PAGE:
Neurologic injury because of trauma after Type II odontoid nonunion
Odontoid fractures have been reported to represent between 9% and 19% of cervical spine fractures and are most common in the elderly. Despite the location of the fracture in the proximal cervical spine, where a spinal cord injury can be devastating, neurologic deficit after odontoid fracture is uncommon, although the overall complication rate remains high. The incidence of neurologic deficit after odontoid fracture has been reported to range from 13% to 25%, with tetraparesis seen in only 2% to 8.5%, likely because of the relatively capacious spinal canal in the upper cervical region adjacent to the odontoid process.
The authors aimed to assess whether some Type II odontoid fractures seen acutely are actually acute-on-chronic injuries representing old nonunions.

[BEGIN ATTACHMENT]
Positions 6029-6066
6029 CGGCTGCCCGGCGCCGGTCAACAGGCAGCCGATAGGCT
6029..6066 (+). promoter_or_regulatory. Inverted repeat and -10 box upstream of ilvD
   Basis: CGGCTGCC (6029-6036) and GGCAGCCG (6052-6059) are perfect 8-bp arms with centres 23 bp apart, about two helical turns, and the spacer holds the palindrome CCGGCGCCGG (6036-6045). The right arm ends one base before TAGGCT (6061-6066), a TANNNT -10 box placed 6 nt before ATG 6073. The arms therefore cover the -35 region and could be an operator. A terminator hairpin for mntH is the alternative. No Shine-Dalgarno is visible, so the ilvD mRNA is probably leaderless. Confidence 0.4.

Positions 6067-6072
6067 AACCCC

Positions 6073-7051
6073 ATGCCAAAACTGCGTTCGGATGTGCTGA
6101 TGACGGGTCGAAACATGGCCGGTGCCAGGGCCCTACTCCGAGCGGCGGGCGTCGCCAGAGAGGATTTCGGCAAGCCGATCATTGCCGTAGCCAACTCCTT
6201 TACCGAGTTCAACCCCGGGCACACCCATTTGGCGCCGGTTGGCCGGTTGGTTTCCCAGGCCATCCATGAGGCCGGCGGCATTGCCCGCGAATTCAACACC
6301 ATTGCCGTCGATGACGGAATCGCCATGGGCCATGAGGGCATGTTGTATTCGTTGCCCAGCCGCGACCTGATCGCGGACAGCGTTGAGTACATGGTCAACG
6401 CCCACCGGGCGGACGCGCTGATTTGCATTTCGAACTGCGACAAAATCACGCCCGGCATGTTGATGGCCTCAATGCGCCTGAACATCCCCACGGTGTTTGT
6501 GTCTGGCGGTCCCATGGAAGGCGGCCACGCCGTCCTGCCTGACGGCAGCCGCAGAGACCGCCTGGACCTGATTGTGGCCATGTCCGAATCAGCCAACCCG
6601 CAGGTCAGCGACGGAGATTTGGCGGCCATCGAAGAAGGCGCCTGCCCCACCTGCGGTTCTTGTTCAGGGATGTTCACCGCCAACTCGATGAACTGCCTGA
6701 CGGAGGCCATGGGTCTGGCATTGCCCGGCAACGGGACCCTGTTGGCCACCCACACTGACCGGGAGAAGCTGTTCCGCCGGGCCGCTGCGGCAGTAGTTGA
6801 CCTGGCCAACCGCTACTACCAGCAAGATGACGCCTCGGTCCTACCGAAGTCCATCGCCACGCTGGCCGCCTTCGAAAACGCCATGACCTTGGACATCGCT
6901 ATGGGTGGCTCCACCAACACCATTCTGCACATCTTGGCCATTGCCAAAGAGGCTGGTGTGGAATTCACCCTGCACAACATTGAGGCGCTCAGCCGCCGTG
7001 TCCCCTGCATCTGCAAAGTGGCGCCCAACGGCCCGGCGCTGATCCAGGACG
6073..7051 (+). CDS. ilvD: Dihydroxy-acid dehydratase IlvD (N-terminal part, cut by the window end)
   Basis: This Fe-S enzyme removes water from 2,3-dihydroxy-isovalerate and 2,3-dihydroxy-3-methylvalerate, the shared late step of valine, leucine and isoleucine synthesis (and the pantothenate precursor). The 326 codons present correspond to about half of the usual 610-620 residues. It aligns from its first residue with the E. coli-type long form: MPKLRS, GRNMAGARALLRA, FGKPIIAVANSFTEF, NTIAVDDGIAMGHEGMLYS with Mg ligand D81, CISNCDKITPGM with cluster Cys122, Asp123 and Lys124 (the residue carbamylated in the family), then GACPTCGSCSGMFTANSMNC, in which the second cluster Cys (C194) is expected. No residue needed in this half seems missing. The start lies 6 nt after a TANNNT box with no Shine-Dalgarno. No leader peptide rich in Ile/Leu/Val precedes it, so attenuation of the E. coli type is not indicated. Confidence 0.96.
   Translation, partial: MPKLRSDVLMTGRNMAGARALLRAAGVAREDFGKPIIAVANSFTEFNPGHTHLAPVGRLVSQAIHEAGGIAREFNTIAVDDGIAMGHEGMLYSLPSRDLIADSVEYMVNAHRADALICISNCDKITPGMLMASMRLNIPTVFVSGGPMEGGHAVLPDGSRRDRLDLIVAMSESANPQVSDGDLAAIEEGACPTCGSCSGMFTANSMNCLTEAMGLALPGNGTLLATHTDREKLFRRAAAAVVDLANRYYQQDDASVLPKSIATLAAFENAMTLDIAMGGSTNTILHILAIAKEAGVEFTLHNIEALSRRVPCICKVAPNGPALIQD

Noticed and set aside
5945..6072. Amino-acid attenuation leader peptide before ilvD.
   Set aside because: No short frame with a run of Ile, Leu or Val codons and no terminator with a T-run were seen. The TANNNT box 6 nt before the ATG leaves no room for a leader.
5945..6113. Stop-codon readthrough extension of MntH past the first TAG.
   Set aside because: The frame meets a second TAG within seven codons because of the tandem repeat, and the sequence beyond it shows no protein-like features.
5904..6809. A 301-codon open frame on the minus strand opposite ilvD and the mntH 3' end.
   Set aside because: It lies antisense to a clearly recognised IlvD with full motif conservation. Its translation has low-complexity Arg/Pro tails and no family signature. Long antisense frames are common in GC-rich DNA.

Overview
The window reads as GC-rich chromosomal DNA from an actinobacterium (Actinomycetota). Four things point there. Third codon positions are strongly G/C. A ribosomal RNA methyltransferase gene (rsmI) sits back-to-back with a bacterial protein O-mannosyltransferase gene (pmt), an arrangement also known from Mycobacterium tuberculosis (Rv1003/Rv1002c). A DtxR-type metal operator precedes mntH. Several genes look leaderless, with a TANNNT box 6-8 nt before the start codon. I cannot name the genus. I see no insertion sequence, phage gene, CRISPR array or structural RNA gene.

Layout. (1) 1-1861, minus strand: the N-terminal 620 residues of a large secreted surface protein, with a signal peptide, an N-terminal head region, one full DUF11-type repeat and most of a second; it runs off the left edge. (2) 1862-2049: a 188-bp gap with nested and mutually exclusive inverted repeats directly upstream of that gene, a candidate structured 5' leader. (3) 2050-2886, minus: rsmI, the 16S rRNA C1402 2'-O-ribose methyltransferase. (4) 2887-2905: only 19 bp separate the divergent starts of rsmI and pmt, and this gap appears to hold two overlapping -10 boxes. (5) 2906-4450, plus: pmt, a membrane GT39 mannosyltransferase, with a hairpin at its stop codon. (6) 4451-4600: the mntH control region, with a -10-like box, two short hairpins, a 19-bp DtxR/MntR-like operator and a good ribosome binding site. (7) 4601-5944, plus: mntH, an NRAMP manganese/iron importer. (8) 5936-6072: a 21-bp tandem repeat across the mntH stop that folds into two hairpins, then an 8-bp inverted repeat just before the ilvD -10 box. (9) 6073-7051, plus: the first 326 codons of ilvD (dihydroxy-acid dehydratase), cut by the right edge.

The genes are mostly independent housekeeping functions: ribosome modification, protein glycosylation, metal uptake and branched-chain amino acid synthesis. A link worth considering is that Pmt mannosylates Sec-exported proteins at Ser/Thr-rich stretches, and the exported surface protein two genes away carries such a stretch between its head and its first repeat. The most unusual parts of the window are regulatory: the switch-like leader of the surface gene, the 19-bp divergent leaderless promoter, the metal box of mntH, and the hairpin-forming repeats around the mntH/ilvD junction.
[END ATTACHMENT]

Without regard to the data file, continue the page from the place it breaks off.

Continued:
Patients presenting to a Level I trauma center with a Type II odontoid fracture as identified by CT scan, 30% of patients had a previously undiagnosed odontoid fracture nonunion. These patients likely sustained odontoid fractures from previous trauma that were not previously diagnosed and went on to nonunion. The rate of neurologic injury in patients presenting with chronic odontoid nonunion was 17.5%, similar to that of patients presenting with acute fracture > From: Kepler et al., Spine J 14 (2014) 903–908. All rights reserved to Elsevier Inc.
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